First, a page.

Update for July 2020

Low-cost land for housing

In Karibib, Nexus construction company has been granted the contract to service phase one of a total of 306 erven in the new neighbourhood being developed by the land programme.

A DWN and Karibib Town Council (KTC) joint team also worked in the adjacent informal settlement, initiating its formalisation. Urban Dynamics produced a formalisation layout for this informal settlement, which was then pegged by Strydom & Associates land surveyors. The DWN & KTC joint team then visited all shack households (more than 300) and encouraged residents to move their shacks onto the pegged erven. This process was successfully concluded and the newly structured settlement can now be upgraded with water and other services.

Site visit for construction hand over, led by Lithon Project Consultants (the project’s engineer) in the presence of Karibib’s CEO Mr Lesley Goreseb. This project is financially supported by B2Gold.

In Opuwo, land servicing cost estimates were finalised by project engineers Knight Piésold. In Oniipa, a new project area, the project land surveyor conducted an aerial survey of the site. In Okahao, water reticulation for the first 400 erf connections was tested successfully and more than 120 clients have already been allocated their plots. In Oranjemund, a MoU has been prepared and is ready for signature. In Keetmanshoop, a first draft layout (below) was submitted to Council.

Draft layout of new plots to be pegged and serviced submitted to the Keetmanshoop Town Council

Covid-19 emergency response

Another 11,000 tippy taps were installed during July, bringing the total to more than 36,000 in 15 towns across Namibia. The current focus of the programme is Walvis Bay, Swakopmund, Rundu and Katima Mulilo.

The ultimate goal for the green-shirted volunteer teams is to install a total of 70,000 tippy taps in all major towns in Namibia, thus reaching at least 80% of Namibia’s informal settlement dwellers.

A child in Mohohoma informal settlement, Katima Mulilo uses a tippy tap to wash his hands

The volunteers visit each and every household within their respective target towns. In areas where shack densities are high (e.g. Windhoek), one tippy tap may be installed for 2-3 households. In other towns with lower shack densities, one tippy tap is installed per shack.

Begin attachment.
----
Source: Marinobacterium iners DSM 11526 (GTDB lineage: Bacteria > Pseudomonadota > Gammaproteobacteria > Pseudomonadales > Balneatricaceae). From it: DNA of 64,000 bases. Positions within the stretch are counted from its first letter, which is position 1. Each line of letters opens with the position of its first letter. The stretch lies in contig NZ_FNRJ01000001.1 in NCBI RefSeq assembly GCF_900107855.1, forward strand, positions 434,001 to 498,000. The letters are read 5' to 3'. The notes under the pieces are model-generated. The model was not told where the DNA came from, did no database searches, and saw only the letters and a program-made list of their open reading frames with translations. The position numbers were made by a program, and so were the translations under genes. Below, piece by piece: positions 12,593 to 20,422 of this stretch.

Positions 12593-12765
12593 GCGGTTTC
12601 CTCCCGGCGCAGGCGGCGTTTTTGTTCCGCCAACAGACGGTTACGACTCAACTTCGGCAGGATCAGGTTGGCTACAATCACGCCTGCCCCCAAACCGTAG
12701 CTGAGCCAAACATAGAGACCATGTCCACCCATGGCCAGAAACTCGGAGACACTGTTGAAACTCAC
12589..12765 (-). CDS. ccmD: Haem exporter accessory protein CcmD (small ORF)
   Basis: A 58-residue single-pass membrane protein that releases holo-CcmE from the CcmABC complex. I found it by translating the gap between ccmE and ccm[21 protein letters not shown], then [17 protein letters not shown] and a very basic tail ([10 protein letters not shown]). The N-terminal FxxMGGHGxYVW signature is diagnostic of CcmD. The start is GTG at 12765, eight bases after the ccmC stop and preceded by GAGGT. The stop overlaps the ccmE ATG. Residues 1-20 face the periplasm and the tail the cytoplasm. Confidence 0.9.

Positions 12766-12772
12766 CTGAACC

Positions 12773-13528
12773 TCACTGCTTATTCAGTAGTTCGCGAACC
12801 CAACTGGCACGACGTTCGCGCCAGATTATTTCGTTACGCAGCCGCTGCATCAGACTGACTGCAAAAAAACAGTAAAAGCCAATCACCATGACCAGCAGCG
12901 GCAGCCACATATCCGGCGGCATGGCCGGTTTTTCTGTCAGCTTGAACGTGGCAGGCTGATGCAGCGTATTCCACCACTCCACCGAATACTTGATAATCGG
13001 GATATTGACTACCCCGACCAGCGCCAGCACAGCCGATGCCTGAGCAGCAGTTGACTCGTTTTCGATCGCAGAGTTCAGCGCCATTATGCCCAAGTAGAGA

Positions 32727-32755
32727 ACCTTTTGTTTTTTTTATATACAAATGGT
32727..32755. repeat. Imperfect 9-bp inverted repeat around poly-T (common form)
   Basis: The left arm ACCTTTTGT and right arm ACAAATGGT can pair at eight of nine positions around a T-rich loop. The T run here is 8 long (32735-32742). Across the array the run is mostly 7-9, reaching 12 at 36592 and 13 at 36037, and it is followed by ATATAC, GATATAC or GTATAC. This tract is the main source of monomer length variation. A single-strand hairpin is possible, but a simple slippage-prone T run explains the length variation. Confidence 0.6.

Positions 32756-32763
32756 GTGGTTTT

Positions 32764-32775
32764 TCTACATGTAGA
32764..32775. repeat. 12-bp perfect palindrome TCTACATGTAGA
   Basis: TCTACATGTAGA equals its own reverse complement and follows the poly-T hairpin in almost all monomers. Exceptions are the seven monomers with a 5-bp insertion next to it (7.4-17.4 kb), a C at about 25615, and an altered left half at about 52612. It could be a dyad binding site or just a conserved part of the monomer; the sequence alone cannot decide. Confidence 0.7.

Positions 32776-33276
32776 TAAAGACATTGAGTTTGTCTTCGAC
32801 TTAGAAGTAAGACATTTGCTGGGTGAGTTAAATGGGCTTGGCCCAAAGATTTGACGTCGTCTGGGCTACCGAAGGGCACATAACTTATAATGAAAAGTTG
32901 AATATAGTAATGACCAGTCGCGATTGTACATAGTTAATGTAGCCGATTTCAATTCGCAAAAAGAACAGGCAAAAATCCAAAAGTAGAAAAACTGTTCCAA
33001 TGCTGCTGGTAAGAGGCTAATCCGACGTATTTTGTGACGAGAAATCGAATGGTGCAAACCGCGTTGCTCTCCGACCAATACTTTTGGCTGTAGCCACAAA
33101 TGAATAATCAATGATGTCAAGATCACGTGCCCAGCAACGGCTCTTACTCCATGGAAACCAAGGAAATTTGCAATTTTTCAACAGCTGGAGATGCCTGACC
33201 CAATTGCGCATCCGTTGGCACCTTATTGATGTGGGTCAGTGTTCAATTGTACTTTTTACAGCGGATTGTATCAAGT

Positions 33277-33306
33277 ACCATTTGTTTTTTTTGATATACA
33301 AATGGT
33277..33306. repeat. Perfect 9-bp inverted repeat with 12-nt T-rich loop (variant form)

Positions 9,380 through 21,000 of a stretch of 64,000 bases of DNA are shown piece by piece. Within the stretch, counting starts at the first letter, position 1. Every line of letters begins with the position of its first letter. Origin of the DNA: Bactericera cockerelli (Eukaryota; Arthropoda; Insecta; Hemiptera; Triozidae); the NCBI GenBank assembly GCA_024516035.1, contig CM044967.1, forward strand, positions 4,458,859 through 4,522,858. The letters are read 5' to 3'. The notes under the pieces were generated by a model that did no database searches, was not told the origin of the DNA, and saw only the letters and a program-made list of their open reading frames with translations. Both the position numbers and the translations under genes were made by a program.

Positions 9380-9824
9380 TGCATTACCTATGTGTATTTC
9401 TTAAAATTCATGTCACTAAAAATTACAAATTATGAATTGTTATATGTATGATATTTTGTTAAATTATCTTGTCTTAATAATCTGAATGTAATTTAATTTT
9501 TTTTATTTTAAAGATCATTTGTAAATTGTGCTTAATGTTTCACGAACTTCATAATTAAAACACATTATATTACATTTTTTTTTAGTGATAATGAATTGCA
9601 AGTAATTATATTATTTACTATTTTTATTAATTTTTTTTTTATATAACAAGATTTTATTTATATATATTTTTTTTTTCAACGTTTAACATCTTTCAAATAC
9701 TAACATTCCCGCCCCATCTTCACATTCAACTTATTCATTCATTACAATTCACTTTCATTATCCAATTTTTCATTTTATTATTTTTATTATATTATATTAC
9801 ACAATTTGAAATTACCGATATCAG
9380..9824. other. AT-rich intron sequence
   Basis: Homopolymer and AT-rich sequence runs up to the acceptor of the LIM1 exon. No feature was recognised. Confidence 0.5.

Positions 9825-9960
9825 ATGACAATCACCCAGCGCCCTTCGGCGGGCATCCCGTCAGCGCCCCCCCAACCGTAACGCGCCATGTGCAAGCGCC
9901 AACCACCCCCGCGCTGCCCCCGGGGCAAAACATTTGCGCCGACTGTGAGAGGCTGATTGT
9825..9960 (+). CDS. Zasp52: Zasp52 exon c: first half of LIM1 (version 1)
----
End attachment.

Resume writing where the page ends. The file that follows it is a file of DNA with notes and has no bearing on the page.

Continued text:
During this process, the green shirted volunteers have visited at least 70,000 households over the last several months – installing tippy taps, distributing flyers and sensitising residents on the prevention of Covid-19.

The bulk of this programme is supported by B2Gold, GIZ and UNDP, with considerable support from Rössing Uranium Limited, Debmarine-Namdeb Foundation and RMB. Many equally important smaller contributions were received from different institutions and individuals.

Appropriate low-cost sanitation

This month, the DWN/NCE sanitation programme initiated a house-to-house campaign to promote improved urban sanitation. The campaign promotes messages on hand washing, safe water storage and the use of homeowner built toilets instead of open defecation. The volunteers are trained to use the Community Led Total Sanitation (CLTS) methodology that emphasises practical and pragmatic solutions, while encouraging the full participation of residents and local authorities.

In parallel with the house-to-house campaign, the programme initiated the construction of 70 low cost sanitation centres in 10 towns across Namibia. These centres consist of simple and practical demonstration toilets along with building instructions and estimated costs. This empowers local residents with the knowledge required to build their own toilets according to the guidelines of local authorities. All sanitation centres are built in informal settlement kindergartens, thus providing toilet facilities to the children and staff.

Local contractors prepare to dig a pit for a latrine using a jackhammer as part of the sanitation centre at a kindergarten in Windhoek.

Last but not least, the programme supports the implementation of engineering assessments to identify bulk infrastructure bottlenecks in order to guide capital infrastructure investments towards becoming more ‘’pro-poor’’, thus directly (rather than indirectly) benefitting low-income residents in specific towns.

Technical support to this programme is provided by UNICEF, with financial support from B2Gold, the European Commission, RMB and the Debmarine-Namdeb Foundation.